Fires, felling and agriculture are whittling Europe's forests down into isolated patches, threatening to speed up desertification and deplete wildlife, a UN report warned Tuesday.
Isolated forest patches, caused through what is called fragmentation, are more vulnerable to climate change and threaten biodiversity, the United Nations Environment Programme report said.
They are also less able "to stabilise soils and supply sufficient water to the cities, companies and communities that rely on such ecosystems," it said.
Although forests in Europe are expanding around 800,000 hectares (1.9 billion acres) a year, fragmentation is threatening the region's potential to combat climate change, it said.
In the Carpathian Mountains across central and eastern Europe, for example, privately owned forests have been felled to make way for hotels and mass tourism, endangering fauna such as bears and lynxes.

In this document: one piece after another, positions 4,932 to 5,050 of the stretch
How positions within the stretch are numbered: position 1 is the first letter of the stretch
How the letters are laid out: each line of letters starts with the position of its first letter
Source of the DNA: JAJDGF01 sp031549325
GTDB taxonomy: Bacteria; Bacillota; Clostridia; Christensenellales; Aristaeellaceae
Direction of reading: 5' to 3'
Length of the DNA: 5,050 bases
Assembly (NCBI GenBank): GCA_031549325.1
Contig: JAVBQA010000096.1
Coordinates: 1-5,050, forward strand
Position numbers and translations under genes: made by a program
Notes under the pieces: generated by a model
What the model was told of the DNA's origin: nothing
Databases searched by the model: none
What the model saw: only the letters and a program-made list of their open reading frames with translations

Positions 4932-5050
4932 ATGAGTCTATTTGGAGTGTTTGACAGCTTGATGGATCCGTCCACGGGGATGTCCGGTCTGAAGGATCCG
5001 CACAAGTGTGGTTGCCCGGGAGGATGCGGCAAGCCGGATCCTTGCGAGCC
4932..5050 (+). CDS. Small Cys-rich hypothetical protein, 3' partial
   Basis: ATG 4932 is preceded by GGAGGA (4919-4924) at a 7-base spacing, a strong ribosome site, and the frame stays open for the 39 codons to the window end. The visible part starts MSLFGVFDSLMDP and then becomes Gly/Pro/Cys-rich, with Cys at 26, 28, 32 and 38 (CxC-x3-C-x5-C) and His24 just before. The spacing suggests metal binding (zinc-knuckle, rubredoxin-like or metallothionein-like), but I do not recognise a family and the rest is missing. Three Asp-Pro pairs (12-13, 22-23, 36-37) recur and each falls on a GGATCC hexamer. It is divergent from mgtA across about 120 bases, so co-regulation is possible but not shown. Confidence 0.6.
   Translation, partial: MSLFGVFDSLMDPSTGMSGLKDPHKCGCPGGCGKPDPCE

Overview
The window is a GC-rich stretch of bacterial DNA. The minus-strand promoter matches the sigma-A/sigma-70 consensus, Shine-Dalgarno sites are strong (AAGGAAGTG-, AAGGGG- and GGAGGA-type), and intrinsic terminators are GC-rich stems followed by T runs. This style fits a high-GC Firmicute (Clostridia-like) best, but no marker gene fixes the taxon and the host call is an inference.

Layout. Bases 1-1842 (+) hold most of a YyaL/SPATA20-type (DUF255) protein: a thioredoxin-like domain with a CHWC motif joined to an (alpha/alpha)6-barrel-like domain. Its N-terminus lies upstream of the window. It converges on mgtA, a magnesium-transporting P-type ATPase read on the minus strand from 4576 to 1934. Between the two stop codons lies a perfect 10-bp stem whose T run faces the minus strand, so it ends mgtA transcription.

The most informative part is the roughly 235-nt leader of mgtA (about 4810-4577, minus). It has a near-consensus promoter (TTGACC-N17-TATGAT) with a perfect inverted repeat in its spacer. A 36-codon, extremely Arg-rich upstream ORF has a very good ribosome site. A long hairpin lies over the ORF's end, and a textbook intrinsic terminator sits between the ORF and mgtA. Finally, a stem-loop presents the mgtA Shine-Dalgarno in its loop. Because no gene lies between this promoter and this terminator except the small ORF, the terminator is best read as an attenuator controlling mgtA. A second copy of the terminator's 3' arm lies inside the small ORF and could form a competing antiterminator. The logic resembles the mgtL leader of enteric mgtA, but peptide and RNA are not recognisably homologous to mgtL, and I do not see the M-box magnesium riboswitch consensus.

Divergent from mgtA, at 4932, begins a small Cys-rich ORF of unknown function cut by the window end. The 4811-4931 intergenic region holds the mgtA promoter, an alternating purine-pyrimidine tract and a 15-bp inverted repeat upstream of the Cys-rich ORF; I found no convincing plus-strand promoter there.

Fragmentation, coupled with climate change, is meanwhile increasing the risk of forest fires, burning 500,000 hectares each year in the Mediterranean region, according to the report.
The United Nations "estimates that without better forest management necessary for combating desertification, 80 million people living in the Mediterranean region may have access to less than 500 cubic metres of water each year by 2025."
The UN Environment Programme is working with scientists to draw up maps of areas that need to be replanted to help reconnect fragmented forests. The maps will submitted at a June 14-16 ministerial meeting in Oslo.
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